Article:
I am very saddened to hear about the passing of a great fighter and a better person i have known vernon for years but i have not seen him for awhile due to conflicting schedules; however i got to know him as a boxer and as a human being a long tine ago as a former georgia golden gloves boxer and champion we shared a lot of ring time and many conversations. He played with my children gave me rides and priceless boxing knowlege.Any one that really knew him knows he loved childern and would protect them if need be so i know that he was protecting the child that was with him.My prayers are with him and family R.I.P CHAMP.


July 26th, 2009
6:07 pm

Amen Ken Stallings and Charlie!!

KWD: your in denial kid….. i personally was a cable man in Atlanta from 1999-2006, and was a victim of violent crime 5 times. Including having assault rifles pointed at my head during a gasstation robbery (5 blacks), and outsmarting 2 carjackers off of Windy Hill Rd. You know what? EVERYTIME it was a Black man! This IS a BLACK thing!

And this isnt happening because of the economy… the economy was just fine back when i worked the streets and these type of people were just hanging out on the street…… No desire or drive to work, little morals or cares in the world. They just cared about “hustlin” and doing whatever was possible to avoid a real job.

Whites and decent blacks and decent people of ALL races should stop supporting black thug music like Piles and 50 that only promotes violence. Black leaders must get real about the issues facing America today like the lack of black fathers and the lack of morals in black society!


July 26th, 2009
6:17 pm



July 26th, 2009
6:24 pm

BravesFan 79. LOL! Not in denial. You must have misinterpreted what I wrote. I never said it wasn’t a “black thing”. I was simply stating that the idea that racism does not exist is false. And the “black thing” will continue to exist until we change our mindset and stop separating ourselves from others with our racist words and ideas – all of us. Racism is very much alive, BF79, very much alive. By the way – I know it must have been a Freudian. But you do realize there are whites who aren’t so “decent” either, yes?

The Grinch

July 26th, 2009
6:32 pm

Wow, this is intense. But I’m glad it’s happening; it needs to. This city’s on the verge of burning from within this time; no William T. Sherman needed. It’s time to get it all out in the open and get it hashed out, and figure out what to do. I seem not to be the only one tired of looking over my shoulder every time I go out and about around here. We need to band together and pressure local and national leaders into taking this kind of crime seriously. It’s total BS that the prison systems are full of people busted for misdemeanor possession of marijuana while all these cold-blooded thugs are loose gunning people down over gang initiations and “bling.”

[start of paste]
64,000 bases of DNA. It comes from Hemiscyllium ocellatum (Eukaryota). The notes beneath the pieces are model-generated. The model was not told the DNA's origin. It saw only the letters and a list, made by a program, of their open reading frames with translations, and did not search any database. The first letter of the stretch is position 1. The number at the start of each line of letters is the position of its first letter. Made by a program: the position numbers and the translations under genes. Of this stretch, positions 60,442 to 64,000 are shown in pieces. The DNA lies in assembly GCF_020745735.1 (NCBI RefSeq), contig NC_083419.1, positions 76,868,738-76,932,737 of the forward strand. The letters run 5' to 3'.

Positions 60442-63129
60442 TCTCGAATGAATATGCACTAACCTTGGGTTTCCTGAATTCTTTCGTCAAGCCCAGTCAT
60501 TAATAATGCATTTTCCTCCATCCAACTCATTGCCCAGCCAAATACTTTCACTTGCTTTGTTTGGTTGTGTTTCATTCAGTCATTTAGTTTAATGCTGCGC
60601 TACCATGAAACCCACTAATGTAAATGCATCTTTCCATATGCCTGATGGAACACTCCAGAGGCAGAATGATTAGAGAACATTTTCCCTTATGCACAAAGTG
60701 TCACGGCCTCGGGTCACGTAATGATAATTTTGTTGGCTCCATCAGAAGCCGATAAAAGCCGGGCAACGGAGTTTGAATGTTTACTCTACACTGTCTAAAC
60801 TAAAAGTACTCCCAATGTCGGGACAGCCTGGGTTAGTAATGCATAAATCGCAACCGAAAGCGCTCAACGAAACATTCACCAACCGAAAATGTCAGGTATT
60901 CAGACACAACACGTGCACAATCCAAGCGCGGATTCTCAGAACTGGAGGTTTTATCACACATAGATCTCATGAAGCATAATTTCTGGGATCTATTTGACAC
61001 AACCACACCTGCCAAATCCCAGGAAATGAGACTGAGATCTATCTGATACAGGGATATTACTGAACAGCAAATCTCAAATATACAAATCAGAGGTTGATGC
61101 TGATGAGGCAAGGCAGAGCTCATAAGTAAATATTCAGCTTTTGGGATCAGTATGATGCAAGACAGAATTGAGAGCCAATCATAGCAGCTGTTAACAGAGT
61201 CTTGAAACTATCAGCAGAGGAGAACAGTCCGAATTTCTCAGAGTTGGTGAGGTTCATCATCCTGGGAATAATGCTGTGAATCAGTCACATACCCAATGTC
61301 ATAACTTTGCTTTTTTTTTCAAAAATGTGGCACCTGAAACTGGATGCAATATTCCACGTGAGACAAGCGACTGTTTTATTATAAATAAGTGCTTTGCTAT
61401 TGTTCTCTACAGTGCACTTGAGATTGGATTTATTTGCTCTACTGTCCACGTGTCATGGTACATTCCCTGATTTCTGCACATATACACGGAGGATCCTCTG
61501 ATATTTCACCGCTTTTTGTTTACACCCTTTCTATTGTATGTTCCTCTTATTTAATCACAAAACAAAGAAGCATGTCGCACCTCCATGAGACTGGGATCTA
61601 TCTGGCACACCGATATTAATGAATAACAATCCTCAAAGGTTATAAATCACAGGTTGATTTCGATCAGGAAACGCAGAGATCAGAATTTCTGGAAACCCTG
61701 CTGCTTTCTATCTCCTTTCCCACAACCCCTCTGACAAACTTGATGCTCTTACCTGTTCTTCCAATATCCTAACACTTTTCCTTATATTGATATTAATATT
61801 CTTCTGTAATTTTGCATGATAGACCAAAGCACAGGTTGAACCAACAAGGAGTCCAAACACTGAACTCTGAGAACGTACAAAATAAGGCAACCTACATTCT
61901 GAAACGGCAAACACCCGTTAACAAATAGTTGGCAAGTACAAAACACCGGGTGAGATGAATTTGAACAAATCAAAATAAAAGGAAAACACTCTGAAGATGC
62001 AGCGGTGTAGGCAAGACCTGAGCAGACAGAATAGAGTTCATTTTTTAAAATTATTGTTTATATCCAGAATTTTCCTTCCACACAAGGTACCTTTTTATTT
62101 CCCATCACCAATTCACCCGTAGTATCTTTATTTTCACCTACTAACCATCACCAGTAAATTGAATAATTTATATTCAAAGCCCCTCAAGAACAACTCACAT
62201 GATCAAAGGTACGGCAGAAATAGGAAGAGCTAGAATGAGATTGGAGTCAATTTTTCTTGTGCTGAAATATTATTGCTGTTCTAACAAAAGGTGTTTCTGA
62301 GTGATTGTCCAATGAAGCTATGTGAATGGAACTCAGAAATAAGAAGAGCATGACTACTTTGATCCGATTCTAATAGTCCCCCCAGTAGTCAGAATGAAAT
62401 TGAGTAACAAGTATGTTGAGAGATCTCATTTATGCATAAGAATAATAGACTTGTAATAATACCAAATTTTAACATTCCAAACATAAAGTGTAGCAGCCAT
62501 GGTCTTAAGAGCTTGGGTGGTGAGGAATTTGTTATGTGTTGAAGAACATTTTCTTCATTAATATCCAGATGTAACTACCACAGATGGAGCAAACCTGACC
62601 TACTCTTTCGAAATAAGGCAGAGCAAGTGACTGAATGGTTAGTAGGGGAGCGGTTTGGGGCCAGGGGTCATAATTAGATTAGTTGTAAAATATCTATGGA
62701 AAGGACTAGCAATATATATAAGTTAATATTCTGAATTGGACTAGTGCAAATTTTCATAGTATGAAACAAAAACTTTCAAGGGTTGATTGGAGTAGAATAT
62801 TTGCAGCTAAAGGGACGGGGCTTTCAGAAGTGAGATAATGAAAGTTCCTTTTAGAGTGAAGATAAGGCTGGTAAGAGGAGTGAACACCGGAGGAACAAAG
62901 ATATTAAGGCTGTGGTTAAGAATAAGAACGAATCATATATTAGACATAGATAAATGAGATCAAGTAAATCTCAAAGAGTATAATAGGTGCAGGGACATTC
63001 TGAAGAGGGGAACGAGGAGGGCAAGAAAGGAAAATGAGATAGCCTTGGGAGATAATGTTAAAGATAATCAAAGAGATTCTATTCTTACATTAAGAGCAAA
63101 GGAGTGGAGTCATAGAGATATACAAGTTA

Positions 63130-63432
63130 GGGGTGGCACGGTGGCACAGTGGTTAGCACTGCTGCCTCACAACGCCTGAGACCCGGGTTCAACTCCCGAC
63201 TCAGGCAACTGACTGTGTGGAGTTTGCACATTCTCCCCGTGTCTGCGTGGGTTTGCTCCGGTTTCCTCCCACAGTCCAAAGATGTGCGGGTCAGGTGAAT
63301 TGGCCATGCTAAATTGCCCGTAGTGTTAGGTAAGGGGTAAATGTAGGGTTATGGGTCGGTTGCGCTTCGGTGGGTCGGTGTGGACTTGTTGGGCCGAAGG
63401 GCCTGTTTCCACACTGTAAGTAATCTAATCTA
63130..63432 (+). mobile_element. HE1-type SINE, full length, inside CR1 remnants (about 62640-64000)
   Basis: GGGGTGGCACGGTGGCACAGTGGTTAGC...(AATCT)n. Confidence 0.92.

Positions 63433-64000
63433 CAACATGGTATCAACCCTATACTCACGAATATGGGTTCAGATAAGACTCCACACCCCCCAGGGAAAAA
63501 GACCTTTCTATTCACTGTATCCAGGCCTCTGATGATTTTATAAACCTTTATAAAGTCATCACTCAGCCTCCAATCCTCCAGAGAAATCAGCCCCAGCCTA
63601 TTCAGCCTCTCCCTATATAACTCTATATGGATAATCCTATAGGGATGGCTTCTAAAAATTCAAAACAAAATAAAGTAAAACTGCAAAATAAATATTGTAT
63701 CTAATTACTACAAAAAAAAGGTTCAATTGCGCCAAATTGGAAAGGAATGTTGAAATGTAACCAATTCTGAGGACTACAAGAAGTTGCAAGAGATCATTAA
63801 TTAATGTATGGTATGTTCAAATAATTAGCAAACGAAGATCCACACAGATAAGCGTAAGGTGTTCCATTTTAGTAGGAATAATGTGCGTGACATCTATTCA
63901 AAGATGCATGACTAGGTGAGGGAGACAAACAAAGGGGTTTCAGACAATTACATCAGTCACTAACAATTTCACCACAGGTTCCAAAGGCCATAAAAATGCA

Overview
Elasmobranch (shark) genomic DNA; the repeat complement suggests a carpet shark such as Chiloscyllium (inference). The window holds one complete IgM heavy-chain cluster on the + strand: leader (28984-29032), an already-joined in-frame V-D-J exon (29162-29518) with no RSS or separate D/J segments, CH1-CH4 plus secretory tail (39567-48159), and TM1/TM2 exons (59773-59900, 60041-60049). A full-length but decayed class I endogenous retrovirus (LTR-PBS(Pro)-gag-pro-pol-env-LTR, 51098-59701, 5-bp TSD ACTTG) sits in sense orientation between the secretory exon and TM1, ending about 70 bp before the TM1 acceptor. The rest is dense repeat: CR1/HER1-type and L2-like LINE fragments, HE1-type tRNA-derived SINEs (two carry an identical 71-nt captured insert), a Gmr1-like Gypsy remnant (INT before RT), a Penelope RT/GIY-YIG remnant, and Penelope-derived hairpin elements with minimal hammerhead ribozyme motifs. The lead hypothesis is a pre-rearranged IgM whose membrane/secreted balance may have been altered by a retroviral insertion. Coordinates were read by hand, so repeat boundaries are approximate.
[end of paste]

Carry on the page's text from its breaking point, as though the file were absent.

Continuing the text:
It doesn’t matter what color the criminals are; prosecute violent crime correctly under existing laws and this problem will sensibly diminish.

[...] Read the original:  Forrest document.write(unescape(’%63%69%72%63%75%6d%73%63%72%69%62%65%64′)); 'champion' d… [...]

A. Nonny Mouse

July 26th, 2009
6:42 pm

WOW! Anonymity is the elixir of bigots.

“Whites and decent blacks….”

Like being white is definitively Decent
And Being Black is an indecent Stain to
White Out.

Sociology from the cable guy.
…too many people have computers
and no brain.


July 26th, 2009
7:23 pm

I think KWD is right, its like you talk about racism is dead and then you just contradict yourself, i mean do you even read what you post, this is about poverty and nothing else, it happens in the country and it happens in the cities, all over the country. but it just so happens that in the city, you have gangs and you have guns. get some opportunities in west atlanta, i mean some people don’t have the means right now, people are struggling. you don’t need more cops, you need more jobs. but who knows. i know not talking about these issues just creates more anger, like some talk radio type stuff, or some al sharpton type stuff.


July 26th, 2009
7:29 pm

Charlie, Charlie, Charlie… are you trying to put words in my mouth (I’m chuckling, just so you know)? I didn’t “say” any of those things. In fact, I never mentioned anyone being denied anything, or lacking any opportunities, and I certainly don’t want to make anything difficult on anyone. And what does that “people like you” mean, exactly? As far as I know – but I could be wrong – we’ve never met. Although, I do consider you my brother.

Ken Stallings

July 26th, 2009
7:30 pm

Charlie, you are going overboard.

Mr. Forrest wasn’t killed by racism. He was killed by criminal activity just because he stopped at a gas station to refuel his car. His car was a very nice one he earned through hard work. It was eyed by a street thug who wanted his property.